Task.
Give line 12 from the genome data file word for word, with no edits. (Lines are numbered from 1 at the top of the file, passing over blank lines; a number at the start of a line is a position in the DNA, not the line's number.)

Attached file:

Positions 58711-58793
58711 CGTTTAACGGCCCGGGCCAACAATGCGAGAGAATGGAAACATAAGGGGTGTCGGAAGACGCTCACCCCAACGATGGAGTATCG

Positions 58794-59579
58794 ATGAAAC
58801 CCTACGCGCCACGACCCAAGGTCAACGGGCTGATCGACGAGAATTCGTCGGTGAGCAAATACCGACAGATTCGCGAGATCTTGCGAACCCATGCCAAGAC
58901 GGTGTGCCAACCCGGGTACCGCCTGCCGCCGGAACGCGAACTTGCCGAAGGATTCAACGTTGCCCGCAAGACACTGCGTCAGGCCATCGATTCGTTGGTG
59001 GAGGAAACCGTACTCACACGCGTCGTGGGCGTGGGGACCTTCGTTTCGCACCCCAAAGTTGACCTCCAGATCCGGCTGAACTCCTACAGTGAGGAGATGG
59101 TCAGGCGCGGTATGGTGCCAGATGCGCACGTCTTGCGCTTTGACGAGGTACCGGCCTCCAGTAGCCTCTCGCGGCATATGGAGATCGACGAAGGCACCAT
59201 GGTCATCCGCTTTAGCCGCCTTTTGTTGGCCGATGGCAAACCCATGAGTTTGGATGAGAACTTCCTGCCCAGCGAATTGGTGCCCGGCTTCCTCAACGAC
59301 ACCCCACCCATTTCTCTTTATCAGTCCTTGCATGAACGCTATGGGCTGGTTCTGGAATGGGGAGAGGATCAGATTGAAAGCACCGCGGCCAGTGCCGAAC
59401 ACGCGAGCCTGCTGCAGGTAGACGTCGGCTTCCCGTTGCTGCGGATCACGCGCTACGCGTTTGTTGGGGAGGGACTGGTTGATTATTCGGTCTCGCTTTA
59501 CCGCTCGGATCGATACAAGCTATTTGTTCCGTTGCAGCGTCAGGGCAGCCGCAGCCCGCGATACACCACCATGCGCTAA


59501 CCGCTCGGATCGATACAAGCTATTTGTTCCGTTGCAGCGTCAGGGCAGCCGCAGCCCGCGATACACCACCATGCGCTAA